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Sunday, January 5, 2014

Road Trip Preps

I just returned from a road trip to scout for properties outside of the late great state of California.

Since this trip started in California, I basically had to head east for the trip (I won't be moving to the socialist-leaning Oregon - the eastern half of the state would be a wonderful option, but all of the political power is in the western part of the state - it's become more of a northern annex of California).

So, I had to prepare for mountains (Sierra Nevadas) and lots of arid desert that is punctuated with towns here and there.  Twenty-plus miles between civilization is not uncommon.  In short, lots of geographically diverse space to cross, and it could suck badly if you broke down in one of the dead zones.

This article gives suggestions on "15 things that should be in your vehicle during winter" is a good start.
Some of these supplies may save your life.
  1. A shovel
  2. Windshield scraper and small broom
  3. Flashlight
  4. Battery powered radio with extra batteries
  5. Food and Water for 3 days
  6. Extra winter layers – hats, socks and mittens
  7. First aid kit with pocket knife
  8. Any necessary medications
  9. blanket(s) and/or bivvy bags
  10. Tow chain or paracord
  11. Road salt and sand
  12. Booster cables
  13. Emergency flares
  14. Fluorescent distress flag
  15. Snow chains
Aside from the road salt, sand and snow chains, my car's Get Home Bag contains all of those items for two adults for three days.

Things I have in addition to these listed items include:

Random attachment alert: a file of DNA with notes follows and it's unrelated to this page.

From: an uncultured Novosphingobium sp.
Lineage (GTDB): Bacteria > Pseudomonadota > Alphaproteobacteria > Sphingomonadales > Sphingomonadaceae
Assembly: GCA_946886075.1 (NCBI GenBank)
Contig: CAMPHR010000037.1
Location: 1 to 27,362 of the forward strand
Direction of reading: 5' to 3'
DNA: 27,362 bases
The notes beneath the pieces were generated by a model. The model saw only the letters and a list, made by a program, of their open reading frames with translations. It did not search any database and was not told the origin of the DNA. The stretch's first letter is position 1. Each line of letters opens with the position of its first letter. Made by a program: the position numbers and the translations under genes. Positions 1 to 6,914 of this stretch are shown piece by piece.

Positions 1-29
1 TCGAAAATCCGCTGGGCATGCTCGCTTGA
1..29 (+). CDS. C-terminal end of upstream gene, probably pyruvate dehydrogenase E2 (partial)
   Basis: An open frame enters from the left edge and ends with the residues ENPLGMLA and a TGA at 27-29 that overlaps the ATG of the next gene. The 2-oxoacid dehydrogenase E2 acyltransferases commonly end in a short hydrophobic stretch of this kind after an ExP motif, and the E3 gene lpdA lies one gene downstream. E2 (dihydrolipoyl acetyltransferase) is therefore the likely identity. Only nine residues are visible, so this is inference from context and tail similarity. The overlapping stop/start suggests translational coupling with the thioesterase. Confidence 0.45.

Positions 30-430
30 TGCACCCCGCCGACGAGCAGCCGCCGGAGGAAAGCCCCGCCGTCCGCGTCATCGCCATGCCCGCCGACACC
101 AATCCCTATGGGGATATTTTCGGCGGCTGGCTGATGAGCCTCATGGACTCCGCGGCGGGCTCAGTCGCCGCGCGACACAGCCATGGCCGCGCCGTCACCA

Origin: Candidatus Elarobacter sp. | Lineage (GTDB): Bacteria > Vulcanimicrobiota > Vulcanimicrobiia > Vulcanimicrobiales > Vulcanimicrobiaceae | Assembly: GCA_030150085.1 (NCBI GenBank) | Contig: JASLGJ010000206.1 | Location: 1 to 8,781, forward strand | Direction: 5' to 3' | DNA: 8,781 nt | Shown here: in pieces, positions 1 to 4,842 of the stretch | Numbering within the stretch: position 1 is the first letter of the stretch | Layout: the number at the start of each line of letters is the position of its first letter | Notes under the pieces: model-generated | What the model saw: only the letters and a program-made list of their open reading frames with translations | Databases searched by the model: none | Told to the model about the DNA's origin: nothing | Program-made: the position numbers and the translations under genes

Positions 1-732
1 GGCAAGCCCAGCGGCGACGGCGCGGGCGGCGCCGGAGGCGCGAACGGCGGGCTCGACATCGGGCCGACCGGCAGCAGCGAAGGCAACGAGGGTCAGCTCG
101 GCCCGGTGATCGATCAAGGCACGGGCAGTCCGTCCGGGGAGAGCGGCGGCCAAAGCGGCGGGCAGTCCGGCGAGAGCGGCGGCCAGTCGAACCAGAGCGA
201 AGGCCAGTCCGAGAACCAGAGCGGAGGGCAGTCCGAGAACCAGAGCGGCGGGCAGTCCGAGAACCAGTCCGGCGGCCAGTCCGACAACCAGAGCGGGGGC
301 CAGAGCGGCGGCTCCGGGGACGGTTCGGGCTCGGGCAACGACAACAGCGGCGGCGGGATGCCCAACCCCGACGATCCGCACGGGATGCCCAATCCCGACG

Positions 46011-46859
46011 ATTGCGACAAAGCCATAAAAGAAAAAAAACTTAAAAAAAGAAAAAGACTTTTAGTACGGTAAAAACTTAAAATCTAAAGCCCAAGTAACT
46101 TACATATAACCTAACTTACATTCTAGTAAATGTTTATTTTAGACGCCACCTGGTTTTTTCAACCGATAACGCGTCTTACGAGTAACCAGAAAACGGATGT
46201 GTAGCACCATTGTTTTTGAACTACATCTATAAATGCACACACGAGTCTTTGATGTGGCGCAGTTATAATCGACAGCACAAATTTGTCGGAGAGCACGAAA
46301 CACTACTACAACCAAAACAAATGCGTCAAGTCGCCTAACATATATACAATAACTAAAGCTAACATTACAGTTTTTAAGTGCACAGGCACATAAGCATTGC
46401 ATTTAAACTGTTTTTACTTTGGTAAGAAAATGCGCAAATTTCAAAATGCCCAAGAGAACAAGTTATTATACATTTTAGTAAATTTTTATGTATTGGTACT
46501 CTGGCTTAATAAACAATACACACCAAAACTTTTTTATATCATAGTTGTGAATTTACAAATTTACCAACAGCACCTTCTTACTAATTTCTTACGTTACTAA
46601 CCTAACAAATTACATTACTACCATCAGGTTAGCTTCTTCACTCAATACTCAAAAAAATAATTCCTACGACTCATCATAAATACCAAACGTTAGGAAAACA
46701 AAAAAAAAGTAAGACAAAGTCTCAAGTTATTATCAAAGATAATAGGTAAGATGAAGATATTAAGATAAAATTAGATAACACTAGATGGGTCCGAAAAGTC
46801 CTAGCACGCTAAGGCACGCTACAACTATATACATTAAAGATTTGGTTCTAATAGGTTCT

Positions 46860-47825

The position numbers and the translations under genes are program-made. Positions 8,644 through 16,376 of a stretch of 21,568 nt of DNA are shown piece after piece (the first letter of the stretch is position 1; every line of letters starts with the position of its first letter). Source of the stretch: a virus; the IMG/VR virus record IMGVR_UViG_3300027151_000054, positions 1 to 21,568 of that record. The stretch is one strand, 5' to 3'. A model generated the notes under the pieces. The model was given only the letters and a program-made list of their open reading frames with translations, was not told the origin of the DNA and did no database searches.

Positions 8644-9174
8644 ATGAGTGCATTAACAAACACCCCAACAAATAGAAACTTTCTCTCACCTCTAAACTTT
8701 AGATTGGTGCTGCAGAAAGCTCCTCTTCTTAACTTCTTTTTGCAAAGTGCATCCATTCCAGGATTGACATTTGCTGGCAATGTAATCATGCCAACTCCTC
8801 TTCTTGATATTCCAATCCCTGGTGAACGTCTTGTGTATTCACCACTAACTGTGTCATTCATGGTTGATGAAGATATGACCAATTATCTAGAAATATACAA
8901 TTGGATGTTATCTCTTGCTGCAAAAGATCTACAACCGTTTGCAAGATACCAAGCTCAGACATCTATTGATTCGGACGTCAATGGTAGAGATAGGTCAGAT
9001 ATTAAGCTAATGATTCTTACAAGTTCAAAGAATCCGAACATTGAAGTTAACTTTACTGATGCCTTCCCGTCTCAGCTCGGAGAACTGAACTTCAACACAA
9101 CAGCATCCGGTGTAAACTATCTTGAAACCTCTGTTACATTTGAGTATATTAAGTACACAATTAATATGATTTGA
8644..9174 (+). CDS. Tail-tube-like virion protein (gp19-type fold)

• A pistol with 50 round of ammo, holster and mag pouch
  • An AR7 survival rifle (a break-downable .22LR rifle) and 50 round of ammo
  • Three means to make fire:  Bic lighter, strike-anywhere matches, magnesium fire starter bar; plus Vaseline-soaked cotton balls and dryer lint for tinder.
  • A means to purify more water.  I have three additional means:  purification tablets, a Katadyn Hiker Pro water filter and hiking pot/fire to boil
  • A small ax.
  • A fixed blade and folding knife.
  • A multi-tool
  • An 8x10 foot tarp
  • Two cans of, "fix a flat"
  • Mobile phones
  • A 100 yd roll of 550 paracord (I know it was listed in the first list, but I want to make the point that I WAY over-do it with cordage.  So many uses.)
  • Roll of duct tape

Obviously, gear only gets you part of the way there.  You need to know how to use it.  So, skills needed include:

  • How to change a flat tire
  • How to start a fire
  • How to build a shelter with the tarp (including knot knowledge) and local materials
  • How to find water in arid locations
  • How to accurately shoot both of the firearms
  • Basic first aid
  • How to stop profuse bleeding

Accept The Challenge

If you breakdown in BFE, how well are you going to fare?  Are you alone, or with others?  How many?  What ages and skill sets do they possess?  What skills do you possess to keep your name out of the local news reports about, "a body was recovered"...?

The Rule of Threes is one of those things you should keep at the front of your mind:

You can live...

  • 3 minutes without air
  • 3 hours without shelter (obviously during extreme heat or cold weather - and I consider fire to be a form of shelter)
  • 3 days without water
  • 3 weeks without food

Prepare and develop skills accordingly...

Copyright 2014 Bison Risk Management Associates. All rights reserved. Please note that in addition to owning Bison Risk Management, Chief Instructor is also a partner in a precious metals business. You are encouraged to repost this information so long as it is credited to Bison Risk Management Associates.

1 comment:

Anonymous said...

You forgot "3 seconds without a firearm".

Other than that, great job!